Transforming growth factor-beta (TGF-b) plays many roles in growth and development, and aberrant TGF-b signaling contributes to the pathogenesis and progression of various diseases, including the initiation and progression of cancers toward metastasis, and fibrosis. TGF-b signaling induces epithelial cells to acquire invasive, mesenchymal characteristics, a process known as epithelial-mesenchymal transition (EMT). EMT, driven by TGF-b signaling, is now increasingly seen as a key differentiation event leading to the invasive behavior of carcinomas, and contributing to fibrosis. TGF-b signals through a complex of two type I and two type II transmembrane receptor kinases (TbRI and TbRII) at the cell surface, in which TGF-b induces the TbRII receptors to phosphorylate and activate the TbRI receptors. These in turn activate Smads through direct Ser phosphorylation, and Smad signaling leads to changes in gene expression. TGF-b also activates non-Smad pathways including the PI3K-Akt-mTOR and Erk- MAP kinase pathways, key signaling pathways that are induced by receptor tyrosine kinases and are often misregulated in disease. Recently, TbRI was shown to be phosphorylated on tyrosines, which may allow it to activate these non-Smad pathways. In addition, TGF-b receptors also phosphorylate on tyrosines, and thus function as dual specificity kinases, giving them a bigger role in signal activation than just activating Smad signaling. The roles of tyrosine phosphorylation of TbRI in the activation of TGF-b-induced Smad and non- Smad signaling pathways have not been explored. The overall goal of my project is to define the roles of the phosphorylated tyrosines in TbRI in the activation of non-Smad pathways in response to TGF-b, and in the EMT response of epithelial cells to TGF-b.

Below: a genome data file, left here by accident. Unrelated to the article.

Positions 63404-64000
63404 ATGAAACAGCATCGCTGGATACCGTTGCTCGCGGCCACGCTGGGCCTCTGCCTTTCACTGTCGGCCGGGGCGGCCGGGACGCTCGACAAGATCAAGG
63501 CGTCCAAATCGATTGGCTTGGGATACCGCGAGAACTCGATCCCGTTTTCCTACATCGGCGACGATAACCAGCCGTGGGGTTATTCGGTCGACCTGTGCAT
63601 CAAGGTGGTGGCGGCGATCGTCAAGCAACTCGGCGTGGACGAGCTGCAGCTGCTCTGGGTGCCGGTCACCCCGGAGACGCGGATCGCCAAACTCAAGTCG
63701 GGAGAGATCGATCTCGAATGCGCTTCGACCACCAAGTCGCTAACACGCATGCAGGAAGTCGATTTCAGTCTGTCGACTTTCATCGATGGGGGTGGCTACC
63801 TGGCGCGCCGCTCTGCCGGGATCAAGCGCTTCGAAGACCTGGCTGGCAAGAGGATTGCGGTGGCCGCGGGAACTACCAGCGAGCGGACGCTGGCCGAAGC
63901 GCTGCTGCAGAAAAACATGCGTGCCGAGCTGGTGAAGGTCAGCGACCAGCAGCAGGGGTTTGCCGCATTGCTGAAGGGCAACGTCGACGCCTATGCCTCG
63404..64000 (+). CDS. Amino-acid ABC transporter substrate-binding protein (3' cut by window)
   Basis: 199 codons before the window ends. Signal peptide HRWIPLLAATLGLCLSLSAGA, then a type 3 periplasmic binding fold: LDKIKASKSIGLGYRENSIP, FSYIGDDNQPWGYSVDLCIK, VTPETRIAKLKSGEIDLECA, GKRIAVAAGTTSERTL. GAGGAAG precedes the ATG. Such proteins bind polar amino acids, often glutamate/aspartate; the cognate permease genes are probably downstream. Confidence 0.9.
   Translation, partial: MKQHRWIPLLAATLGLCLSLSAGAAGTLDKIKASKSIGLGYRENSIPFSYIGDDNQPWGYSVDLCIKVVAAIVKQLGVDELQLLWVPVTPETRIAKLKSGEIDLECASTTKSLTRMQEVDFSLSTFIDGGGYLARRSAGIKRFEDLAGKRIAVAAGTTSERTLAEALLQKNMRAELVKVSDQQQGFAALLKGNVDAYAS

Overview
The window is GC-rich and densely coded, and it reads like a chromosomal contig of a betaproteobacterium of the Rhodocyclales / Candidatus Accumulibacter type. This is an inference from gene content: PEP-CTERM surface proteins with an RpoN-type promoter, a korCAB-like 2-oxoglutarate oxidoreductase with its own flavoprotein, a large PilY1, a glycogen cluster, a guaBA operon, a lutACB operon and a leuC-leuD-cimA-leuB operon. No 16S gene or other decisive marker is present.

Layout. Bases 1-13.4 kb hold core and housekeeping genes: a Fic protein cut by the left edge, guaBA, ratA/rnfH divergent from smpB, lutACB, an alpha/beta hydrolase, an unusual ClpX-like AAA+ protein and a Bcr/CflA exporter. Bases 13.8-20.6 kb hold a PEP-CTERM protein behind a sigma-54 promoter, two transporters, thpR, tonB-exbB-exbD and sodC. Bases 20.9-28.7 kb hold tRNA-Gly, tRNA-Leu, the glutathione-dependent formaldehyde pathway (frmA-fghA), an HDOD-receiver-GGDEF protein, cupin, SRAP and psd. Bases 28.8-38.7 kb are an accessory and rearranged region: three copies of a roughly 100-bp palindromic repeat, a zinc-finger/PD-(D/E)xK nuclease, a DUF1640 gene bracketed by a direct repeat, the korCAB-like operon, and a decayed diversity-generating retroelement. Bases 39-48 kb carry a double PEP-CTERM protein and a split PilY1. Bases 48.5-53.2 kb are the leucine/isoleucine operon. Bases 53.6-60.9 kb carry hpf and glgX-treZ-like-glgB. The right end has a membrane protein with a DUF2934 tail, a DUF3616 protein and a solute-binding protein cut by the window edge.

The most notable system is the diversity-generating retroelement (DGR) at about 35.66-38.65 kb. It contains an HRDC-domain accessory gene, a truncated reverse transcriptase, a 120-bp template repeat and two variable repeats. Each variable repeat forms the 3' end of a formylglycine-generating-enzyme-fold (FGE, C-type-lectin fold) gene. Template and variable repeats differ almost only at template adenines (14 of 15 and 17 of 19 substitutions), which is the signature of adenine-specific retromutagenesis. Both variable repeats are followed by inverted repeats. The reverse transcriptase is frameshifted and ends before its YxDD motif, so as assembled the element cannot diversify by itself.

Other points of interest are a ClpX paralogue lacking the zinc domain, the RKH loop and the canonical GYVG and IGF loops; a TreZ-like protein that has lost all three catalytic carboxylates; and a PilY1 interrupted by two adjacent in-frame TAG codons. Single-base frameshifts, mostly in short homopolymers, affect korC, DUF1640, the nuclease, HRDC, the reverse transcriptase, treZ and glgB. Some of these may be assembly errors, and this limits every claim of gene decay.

In Aim 1, I propose to identify the tyrosine phosphorylation sites in TbRI, and, using TbRI mutants, to correlate specific tyrosine phosphorylation sites with their roles in TGF-b-activated non-Smad signaling, and endosomal compartmentalization of the receptors.
In Aim 2, I aim to determine the importance of TbRI tyrosine residues in the cellular response to TGF-b, and in TGF-b-induced EMT. Possible consequences of TbRI mutations on the EMT response to TGF-b will be extended in vivo, through an evaluation of the effects on subcutaneous tumor formation and metastatic lung colonization in a mouse model.
TGF-b is known to activate several signaling pathways in addition to the better known Smad pathway, and these are known to play a significant role in cancer progression. My project aims to understand the roles of phosphorylation of the TGF-b receptor on tyrosines, on the activation of these pathways by TGF-b, and how these in turn affect the response of the cell to TGF-b. A better understanding of how TGF-b regulates these pathways through the function of its receptors will enable us to better define targets for treatment of misregulated TGF-b signaling in cancer and fibrosis.